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Paul Auster and Postmodern Quest

On the Road to Nowhere

Series:

Ilana Shiloh

Paul Auster published his first prose work, the autobiographical The Invention of Solitude, in 1982; since then his fiction has gained ever growing popular and critical acclaim. This book is a stimulating pioneering study of eight works that make up the Auster canon: The Invention of Solitude, the three novellas that comprise The New York Trilogy, and the novels In the Country of Last Things, Moon Palace, The Music of Chance, and Leviathan. Focusing on the quest – which she sees as the master narrative of all of Auster’s novels – Shiloh examines Auster’s writing in a multi-layered context of literary and philosophical paradigms relevant to his practice, such as the American tradition of the «open road,» the generic conventions of detective fiction, postmodernist concepts of the subject, Sartre’s and Camus’s existentialist theories, and Freud’s and Lacan’s psychoanalytic models, all of which offer enriching and insightful perspectives on Auster’s poetics.

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Chapter One: "You do not stop hungering for your father's love": The Invention of Solitude 17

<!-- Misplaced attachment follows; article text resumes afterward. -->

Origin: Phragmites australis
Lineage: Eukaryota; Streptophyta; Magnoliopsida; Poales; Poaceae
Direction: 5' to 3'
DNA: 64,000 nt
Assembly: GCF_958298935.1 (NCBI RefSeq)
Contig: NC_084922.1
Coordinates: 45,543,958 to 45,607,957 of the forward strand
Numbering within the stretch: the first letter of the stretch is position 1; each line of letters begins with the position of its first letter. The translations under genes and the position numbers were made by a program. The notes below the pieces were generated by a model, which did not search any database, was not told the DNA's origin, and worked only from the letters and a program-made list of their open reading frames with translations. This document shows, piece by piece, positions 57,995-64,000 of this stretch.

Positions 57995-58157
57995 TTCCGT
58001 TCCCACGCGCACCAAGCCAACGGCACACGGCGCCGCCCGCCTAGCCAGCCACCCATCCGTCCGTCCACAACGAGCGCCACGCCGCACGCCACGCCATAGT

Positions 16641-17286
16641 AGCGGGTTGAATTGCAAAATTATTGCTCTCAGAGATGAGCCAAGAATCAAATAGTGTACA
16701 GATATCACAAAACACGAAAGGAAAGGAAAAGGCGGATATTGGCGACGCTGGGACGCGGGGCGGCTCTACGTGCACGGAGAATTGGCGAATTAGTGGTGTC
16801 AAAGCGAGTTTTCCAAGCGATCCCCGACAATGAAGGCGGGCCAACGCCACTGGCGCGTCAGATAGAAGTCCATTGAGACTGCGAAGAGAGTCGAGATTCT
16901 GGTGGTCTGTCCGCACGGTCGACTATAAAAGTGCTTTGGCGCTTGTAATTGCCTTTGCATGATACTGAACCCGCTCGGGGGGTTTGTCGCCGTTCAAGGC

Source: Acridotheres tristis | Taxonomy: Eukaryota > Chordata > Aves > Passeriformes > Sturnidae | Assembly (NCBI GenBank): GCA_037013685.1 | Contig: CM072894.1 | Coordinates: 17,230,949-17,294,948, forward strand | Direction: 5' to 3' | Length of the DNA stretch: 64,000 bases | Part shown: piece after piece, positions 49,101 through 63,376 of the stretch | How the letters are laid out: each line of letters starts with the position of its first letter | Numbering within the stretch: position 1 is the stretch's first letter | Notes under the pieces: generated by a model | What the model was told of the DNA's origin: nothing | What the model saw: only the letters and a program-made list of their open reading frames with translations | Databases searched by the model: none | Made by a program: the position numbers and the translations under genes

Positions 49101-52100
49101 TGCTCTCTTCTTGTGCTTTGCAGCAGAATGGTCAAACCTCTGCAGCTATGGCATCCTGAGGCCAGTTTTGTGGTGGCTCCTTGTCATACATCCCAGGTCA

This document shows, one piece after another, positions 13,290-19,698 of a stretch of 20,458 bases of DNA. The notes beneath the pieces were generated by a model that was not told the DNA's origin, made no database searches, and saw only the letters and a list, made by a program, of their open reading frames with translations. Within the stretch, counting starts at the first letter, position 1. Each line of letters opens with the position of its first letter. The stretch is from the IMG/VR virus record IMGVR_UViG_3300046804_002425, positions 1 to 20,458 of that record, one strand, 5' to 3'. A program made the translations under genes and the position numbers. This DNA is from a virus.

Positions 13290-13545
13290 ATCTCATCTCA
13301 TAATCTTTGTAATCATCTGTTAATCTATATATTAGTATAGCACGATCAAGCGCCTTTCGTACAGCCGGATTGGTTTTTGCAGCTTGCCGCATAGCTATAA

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CHAPTER ONE "You do not stop hungering for your father's love": The Invention of Solitude The Invention of Solitude, Auster's autobiographical work published in 1982, may be read as the map to his entire fictional work. It explores the major themes and metaphors which will come to characterize his poetic world: the quest for the father and the mystery of the self, chance as the principle governing human life, the dual nature of solitude, and the image of the locked room as a scene of death and rebirth. The composition of the book, Auster's first extensive prose work, 1 was triggered by his father's sudden death, and it consists of two sections. The first part, "Portrait of an Invisible Man," constitutes Auster's attempt to fathom the mystery of his father's self, capture it in writing and commit it to memory. The second part, "The Book of Memory," is a tortuous inquiry into his own self, in which he follows Rimbaud's dictum "Je est un autre" and objectifies himself through the use of the third person, thereby becoming both the perceiving subject and the perceived object. Here the pursuit of the private self gives way to psychological, epistemological and metafictional concerns which will haunt Auster's oeuvre-the role of memory in the construction of identity, the impossibility of knowledge, the inevitable failure built in the creative endeavor. Auster's autobiography thus foreshadows the two principal motifs which will become the hallmark of his poetic world: the quest and the mystery of the self....

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